In Love With Language: David Remnick at the Nourse Theater

For over thirty years, San Francisco’s brain has been expanded by events organized by City Arts & Lectures. If you miss the event or are low on ticket funds, you can hear a radio replay of the event later. The free radio programming is enjoyable, but there’s something special about sitting in a plush seat in the gorgeously restored Nourse Theater watching late patrons whisper apologies as they arrive in waves, stumbling over each other in the dark. It’s also fun to hear departing patrons muttering praise or denouncement.

Formerly held in the Herbst Theater a few blocks away, City Arts organized fundraising to restore the 1920s Nourse Theater to its original glory. “This was a high school theater?” the woman beside me inquired. Surprisingly, this Beaux-Arts theater was originally built to stage high school performances. Later used as a stage for concerts, poetry readings, and experimental theater, the Nourse fell into disuse after it was transformed to serve as the courtroom for an epic 1980s asbestos exposure case. It morphed into a storage facility for the school system for decades before City Arts began restoration.

After ogling the interior, the lights dimmed and we sat entranced by the wit and wisdom of David Remnick in conversation with Steven Winn. One of Winn’s first questions was how Remnick manages to be the editor of the New Yorker and still write books (“Most people think you’re a superman. I’m guessing that editing the New Yorker isn’t hard work.”) Remnick deflected his superman image by claiming that it was possible to accomplish by working late and taking no vacations. Winn asked how Remnick ended up as editor, since he self-claimed to not be qualified. Remnick’s explanation ended with a quote from someone he met at that time who said, “I’m from Nebraska and the New Yorker was all we had. Don’t fuck it up.”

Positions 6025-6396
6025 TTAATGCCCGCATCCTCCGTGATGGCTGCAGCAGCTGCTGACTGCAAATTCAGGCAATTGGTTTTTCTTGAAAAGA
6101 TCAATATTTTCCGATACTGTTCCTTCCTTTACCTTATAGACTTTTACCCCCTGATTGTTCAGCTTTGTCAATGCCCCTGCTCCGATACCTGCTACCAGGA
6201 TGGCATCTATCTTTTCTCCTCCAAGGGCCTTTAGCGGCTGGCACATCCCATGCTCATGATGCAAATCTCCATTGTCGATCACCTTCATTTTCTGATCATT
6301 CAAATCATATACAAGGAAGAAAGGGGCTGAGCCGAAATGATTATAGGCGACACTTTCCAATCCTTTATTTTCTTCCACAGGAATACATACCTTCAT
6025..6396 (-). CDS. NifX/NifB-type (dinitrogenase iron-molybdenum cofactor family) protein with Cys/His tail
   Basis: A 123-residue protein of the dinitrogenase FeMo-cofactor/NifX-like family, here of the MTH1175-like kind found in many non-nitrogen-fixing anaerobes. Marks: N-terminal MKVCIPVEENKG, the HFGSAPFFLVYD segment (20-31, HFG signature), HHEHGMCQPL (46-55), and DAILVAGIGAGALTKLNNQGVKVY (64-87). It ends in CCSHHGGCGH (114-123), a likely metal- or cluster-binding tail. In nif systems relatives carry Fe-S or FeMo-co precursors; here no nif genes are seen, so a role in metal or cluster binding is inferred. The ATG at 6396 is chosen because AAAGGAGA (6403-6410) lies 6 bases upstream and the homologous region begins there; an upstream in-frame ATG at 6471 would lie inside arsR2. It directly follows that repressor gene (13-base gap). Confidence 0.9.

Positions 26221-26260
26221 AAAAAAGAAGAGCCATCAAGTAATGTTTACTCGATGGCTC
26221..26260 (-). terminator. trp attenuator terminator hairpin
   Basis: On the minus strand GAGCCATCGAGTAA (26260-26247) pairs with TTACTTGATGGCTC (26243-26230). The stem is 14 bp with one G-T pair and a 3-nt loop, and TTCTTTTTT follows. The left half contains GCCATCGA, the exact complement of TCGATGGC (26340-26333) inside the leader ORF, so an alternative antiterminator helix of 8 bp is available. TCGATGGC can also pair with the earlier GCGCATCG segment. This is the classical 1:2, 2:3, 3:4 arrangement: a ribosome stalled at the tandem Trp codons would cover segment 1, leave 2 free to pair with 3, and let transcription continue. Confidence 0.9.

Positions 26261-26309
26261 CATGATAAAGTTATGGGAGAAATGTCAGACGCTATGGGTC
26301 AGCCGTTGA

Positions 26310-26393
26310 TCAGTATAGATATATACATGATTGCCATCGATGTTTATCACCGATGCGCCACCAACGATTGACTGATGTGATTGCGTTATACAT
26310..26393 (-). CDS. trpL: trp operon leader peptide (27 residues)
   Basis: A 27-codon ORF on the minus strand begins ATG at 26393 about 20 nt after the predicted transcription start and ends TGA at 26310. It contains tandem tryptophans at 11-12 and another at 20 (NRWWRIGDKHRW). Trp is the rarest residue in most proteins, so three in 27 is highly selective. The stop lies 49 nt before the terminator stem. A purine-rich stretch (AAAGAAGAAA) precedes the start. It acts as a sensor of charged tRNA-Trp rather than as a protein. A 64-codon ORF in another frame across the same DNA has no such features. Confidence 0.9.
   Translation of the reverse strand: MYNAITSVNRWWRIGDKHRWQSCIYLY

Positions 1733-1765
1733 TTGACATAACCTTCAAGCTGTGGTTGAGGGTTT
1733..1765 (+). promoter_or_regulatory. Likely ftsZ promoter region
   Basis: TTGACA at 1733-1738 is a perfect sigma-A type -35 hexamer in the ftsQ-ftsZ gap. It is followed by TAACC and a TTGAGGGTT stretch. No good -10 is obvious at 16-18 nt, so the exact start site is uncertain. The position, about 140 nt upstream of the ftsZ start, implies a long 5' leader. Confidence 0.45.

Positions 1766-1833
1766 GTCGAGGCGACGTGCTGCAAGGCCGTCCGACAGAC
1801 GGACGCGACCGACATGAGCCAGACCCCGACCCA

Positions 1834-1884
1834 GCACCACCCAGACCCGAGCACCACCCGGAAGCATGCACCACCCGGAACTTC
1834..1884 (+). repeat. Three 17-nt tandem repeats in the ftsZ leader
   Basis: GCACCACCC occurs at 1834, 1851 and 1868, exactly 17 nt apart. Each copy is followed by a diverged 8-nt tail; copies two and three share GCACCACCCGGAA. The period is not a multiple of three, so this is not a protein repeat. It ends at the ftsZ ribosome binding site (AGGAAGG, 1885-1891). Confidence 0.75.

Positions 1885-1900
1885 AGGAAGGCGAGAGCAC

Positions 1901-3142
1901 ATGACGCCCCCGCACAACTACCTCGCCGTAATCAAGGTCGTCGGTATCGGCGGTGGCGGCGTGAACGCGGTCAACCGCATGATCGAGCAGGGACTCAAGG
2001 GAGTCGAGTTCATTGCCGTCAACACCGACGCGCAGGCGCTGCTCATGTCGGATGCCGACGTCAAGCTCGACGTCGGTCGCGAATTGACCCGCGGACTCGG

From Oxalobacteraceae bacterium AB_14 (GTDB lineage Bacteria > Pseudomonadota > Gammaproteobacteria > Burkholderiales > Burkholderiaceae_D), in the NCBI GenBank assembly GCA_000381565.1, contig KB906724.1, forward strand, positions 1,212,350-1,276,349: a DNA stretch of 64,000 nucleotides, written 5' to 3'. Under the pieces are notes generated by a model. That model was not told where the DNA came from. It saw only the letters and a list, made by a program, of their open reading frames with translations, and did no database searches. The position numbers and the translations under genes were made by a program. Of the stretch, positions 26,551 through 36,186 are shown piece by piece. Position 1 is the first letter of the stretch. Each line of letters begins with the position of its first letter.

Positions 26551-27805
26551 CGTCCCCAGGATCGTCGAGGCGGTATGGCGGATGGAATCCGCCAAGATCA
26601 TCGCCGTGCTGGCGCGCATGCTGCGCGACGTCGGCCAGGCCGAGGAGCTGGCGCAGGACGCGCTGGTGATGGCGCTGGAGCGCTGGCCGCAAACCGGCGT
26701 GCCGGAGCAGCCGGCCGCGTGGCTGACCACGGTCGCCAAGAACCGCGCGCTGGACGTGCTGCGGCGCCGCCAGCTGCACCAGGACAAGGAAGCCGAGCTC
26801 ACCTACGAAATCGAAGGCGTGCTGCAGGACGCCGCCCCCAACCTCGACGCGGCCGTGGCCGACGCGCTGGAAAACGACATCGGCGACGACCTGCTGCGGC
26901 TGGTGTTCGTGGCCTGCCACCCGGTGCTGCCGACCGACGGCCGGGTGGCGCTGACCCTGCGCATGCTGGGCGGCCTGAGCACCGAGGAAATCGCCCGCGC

An elegant wordsmith both in writing and speaking, Remnick kept tossing out choice bits, describing the labor of having to do research before you write anything as “the idiotic work of collecting berries for your pie.” He mentioned the “exquisite agony and pleasure” of writing and suggests everyone read John McPhee’s advice on writing that the magazine has published this year. I forgave Remnick his ill-advised Woolf-slam-smirk that “even boys need a room of their own” because he went on to exhort us to dive into things that matter, that “we’re on earth to go deep.” He also gave a poignant answer to the ridiculous question “What would you say to inspire kids today to achieve their dreams?” by responding that to teach kids the reading habit is the best thing you can do for them. “There is no deeper pleasure than reading.... Lazy leisurely reading of extended periods... Language is the best thing we’ve invented.”

On the language front, he goes on a rant about cell phone texting, (paraphrased) “What if texting was invented in the 1960s and the telephone was invented later? ‘Oh, I can hear the intonation of your voice, the sounds of people making dinner in the background! This is a marvelous invention!’ Meanwhile, texting is ‘k,k, ugh.’”

The David Remnick conversation was the second event in the Now Appearing at the Nourse series, with Michael Lewis kicking it off a few weeks ago. Next up is Fran Lebowitz, then Paul Farmer, and Adam Savage with John Hodgman. Later guests include Gloria Steinem, Letty Cottin Pogrebin, David Simon and David Chang. With this all-star lineup, you can’t go wrong. See you at the Nourse!

FIVE THôT columnist Laura Zander is a book nerd on a perpetual quest to satiate her curiosity and observe the magic of juxtapositions. A veteran of the tech world, she's widely acknowledged as a product, marketing, and operations guru. You can read her other articles on FIVE THôT here, and follow her reading life at or @lz 

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